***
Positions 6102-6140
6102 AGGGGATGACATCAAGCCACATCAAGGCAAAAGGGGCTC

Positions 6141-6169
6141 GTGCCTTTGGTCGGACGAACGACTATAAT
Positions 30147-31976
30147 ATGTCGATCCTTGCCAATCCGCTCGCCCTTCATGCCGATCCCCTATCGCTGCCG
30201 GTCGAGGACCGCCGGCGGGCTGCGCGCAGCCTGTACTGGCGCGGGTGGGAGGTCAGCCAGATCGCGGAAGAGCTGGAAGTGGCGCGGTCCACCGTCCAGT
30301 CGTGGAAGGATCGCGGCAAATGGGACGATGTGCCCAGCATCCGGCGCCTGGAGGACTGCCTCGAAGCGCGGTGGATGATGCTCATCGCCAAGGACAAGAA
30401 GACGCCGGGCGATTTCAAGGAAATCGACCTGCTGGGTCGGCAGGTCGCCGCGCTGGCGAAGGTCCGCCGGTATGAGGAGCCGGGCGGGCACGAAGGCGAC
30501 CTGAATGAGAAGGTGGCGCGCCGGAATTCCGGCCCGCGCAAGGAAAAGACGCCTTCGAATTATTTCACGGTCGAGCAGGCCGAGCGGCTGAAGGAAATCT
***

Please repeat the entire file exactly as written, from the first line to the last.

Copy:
Positions 6102-6140
6102 AGGGGATGACATCAAGCCACATCAAGGCAAAAGGGGCTC

Positions 6141-6169
6141 GTGCCTTTGGTCGGACGAACGACTATAAT
Positions 30147-31976
30147 ATGTCGATCCTTGCCAATCCGCTCGCCCTTCATGCCGATCCCCTATCGCTGCCG
30201 GTCGAGGACCGCCGGCGGGCTGCGCGCAGCCTGTACTGGCGCGGGTGGGAGGTCAGCCAGATCGCGGAAGAGCTGGAAGTGGCGCGGTCCACCGTCCAGT
30301 CGTGGAAGGATCGCGGCAAATGGGACGATGTGCCCAGCATCCGGCGCCTGGAGGACTGCCTCGAAGCGCGGTGGATGATGCTCATCGCCAAGGACAAGAA
30401 GACGCCGGGCGATTTCAAGGAAATCGACCTGCTGGGTCGGCAGGTCGCCGCGCTGGCGAAGGTCCGCCGGTATGAGGAGCCGGGCGGGCACGAAGGCGAC
30501 CTGAATGAGAAGGTGGCGCGCCGGAATTCCGGCCCGCGCAAGGAAAAGACGCCTTCGAATTATTTCACGGTCGAGCAGGCCGAGCGGCTGAAGGAAATCT